The Snowdon picture is one of eight portraits of Dietrich, each signed with a variety of sometimes cryptic dedications, for example: ‘Pour Maurice, de sa viel(le) ami(e) Marlène’ – scrawled over a picture of her in rather masculine attire – that over the course of both their careers, she presented to French entertainer Maurice Chevalier (1888-1972). And these are just a small sample of the 547 items, including many more signed and dedicated celebrity photographs – from the likes of Charlie Chaplin, and the Duke and Duchess of Windsor, to Brigitte Bardot, and Elvis Presley – as well as signed and collectible books, keepsakes, his signature hats and canes, furniture, wines, rugs, pianos, and even Chevalier’s 1967 Mercedes Benz 250 S, that will go under the hammer at one of Paris’s premier auction houses, in the Collection Maurice Chevalier sale at Hôtel Drouot, on Monday.


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Photography | Ellen von Unwerth

Friday, June 22nd, 2012

Ellen von Unwerth: Do Not Disturb!
Michael Hoppen Gallery, London, UK
Until 21st July, 2012
You go to D+V Management’s website. Ellen von Unwerth being European, you select the London option rather than USA. You go to Artists + Production, then to Photographers. The list is alphabetical. Few of the names mean an awful lot and at the bottom is Ellen’s. Out of idle curiosity, to see if she’s also listed under USA, you give that a go as well. This time, at the top of the list, is Ellen von Unwerth. Funnily enough, the US list is also alphabetical, but here an exception appears to be made to give prominence to one of the most talented and commercially successful fashion photographers, male or female, of the last 20+ years.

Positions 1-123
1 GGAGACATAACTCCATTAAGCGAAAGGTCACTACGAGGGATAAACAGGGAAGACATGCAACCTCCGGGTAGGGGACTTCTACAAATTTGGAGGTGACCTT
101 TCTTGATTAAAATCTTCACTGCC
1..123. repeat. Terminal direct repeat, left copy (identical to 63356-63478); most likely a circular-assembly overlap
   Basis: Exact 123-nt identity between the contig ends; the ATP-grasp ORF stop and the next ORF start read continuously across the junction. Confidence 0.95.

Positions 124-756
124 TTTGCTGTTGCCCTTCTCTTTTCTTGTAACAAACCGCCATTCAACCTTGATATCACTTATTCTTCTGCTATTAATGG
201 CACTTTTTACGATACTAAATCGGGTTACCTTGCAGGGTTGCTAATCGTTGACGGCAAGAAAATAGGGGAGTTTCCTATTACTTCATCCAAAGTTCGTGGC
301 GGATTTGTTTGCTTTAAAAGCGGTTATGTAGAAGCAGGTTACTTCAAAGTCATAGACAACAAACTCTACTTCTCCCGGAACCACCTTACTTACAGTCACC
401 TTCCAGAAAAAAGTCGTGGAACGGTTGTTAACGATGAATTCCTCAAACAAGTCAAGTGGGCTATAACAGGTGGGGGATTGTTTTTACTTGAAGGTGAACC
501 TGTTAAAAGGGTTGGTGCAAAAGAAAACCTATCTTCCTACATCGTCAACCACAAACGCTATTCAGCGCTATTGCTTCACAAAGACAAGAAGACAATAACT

Circus performer, turned model – she modelled for 10 years – turned photographer, Von Unwerth (54) learned how to use a camera from her photographer boyfriend and – after an early shoot with a then unknown Claudia Schiffer for the jeans company Guess? that shot her to fame – quickly became sought after by magazines such as Vogue, Vanity Fair, Interview, The Face and i-D. There followed album cover work for Duran Duran, Janet Jackson and later Britney Spears, Christina Aguilera, then Rhianna. Among many other celebrities von Unwerth has photographed Kate Moss, Vanessa Paradis, Lindsay Lohan, Dita von Teese, Carla Bruni, Eva Green and Monica Bellucci. Many of these appeared in Fraülein her celebration of our era’s sexiest female icons (Taschen, 2009). Ever popular with the international fashion crowd, she is listed as one of Time magazine’s 100 Fashion Icons. Her major advertising campaigns include Victoria’s Secret, Banana Republic, Lacoste, Diesel, and Chanel. Her acclaimed photo-novella Revenge (Twin Palms, 2002) was accompanied by exhibitions in New York, Paris, Amsterdam, Hamburg, Moscow and Beijing. She’s directed film, too, for fashion houses and made commercials for Revlon and Clinique.